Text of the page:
People drifted in and out of the community constantly. And while I loved the laughter, the music, the energy that they brought to my home, I learned not to make friends. Kids would be gone in a few months’ time, their parents unable to make the transition into what my parents called “living responsibly. ” Even those who fit in rarely stuck around longer than a few months, their restless natures keeping them on the road.

Still, my days were filled with adventure and fun, whether it was my dad’s sudden decision to spray-paint the family VW van an Easter-egg purple or my mom toting me along to a nuclear-energy protest dressed as a radioactive Statue of Liberty. Every day brought something new, something exciting. And I adored my parents—their love, their generosity, and their attention to me. I loved being the center of their world.

But what’s fun for a toddler can prove tiresome to a growing adolescent. I was home-schooled until age thirteen, when I realized that if I didn’t get into public school, I would never get into college. My mother was my teacher, keeping complex and detailed lesson plans on hand for when the county education officials inevitably showed up for their surprise inspections. And while her intentions were always good, her lessons rarely went past the planning stage. She’d decide that some cause needed her attention, and suddenly my understanding fractions or knowing the state capitals didn’t seem so important anymore. Most of the time, she’d leave me alone to do “independent study. ” If my father hadn’t been a CPA in his pre-Ash life, I probably wouldn’t be able to balance my checkbook to this day.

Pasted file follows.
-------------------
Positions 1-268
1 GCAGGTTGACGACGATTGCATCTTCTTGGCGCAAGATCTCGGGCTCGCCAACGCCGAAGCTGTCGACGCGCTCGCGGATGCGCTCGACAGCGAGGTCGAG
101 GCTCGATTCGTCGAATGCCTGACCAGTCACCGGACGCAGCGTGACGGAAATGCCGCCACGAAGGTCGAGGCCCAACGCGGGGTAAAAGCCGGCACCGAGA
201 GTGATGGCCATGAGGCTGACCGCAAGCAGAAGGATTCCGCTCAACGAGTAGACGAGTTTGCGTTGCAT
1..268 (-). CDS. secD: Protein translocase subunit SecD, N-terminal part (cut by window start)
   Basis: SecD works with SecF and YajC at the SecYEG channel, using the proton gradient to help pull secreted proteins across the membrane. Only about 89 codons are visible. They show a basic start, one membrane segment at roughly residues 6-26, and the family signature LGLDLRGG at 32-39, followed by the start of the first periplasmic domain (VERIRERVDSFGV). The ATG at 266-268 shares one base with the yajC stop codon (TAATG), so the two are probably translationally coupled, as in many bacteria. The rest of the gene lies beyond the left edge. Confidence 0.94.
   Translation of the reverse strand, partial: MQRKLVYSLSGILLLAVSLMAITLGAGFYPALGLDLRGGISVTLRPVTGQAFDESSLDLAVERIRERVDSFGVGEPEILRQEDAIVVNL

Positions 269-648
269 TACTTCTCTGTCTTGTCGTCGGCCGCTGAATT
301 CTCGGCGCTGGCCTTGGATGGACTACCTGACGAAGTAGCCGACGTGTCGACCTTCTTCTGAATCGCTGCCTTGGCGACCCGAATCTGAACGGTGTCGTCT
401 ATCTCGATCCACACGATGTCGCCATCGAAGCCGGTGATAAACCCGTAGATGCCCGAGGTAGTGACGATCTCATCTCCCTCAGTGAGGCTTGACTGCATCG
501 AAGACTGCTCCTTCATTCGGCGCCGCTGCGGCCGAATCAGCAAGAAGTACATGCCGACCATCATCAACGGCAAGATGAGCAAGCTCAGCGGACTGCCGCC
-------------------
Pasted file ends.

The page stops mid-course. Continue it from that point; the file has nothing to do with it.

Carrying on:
When I rode my bike to the Bowdry County Public Schools office and asked to enroll, I had no proof of my existence beyond my birth certificate and an essay entitled “Why I Need to Be Enrolled in Public School—Right Now. ”

Fortunately, the superintendent was walking by as I tried to explain my plight to his secretary. After he established that I wasn’t being neglected or abused, he told me that every child had the right to attend public school. He even offered to go to my parents’ house and explain my wishes to them. But I was so afraid of the idea of him seeing our strange, colorful little world, that he would find me a lost cause—or, worse yet, that he would drink my father’s “sun tea”—that I declined.

That afternoon marked the first argument I’d had with my parents—well, with my mother. My father seemed to think that if my parents were going to encourage me to make my own choices, that should include supporting me when those choices included public school. My mother warned of dire consequences, peer pressure, the influence of uncaring and underqualified teachers, a revisionist curriculum that would only prepare me for life as a drone, and, worse yet, refined sugars in the cafeteria food. But she eventually signed the enrollment papers, and I was the newest student in Leland High School’s ninth grade.

My mother wept as I dressed for my first day of classes, insisting on packing my lunch with honey-oat cookies, a peace offering. I dropped them into the garbage in the cafeteria and bought my first school lunch with birthday money from my loving, capitalist grandparents.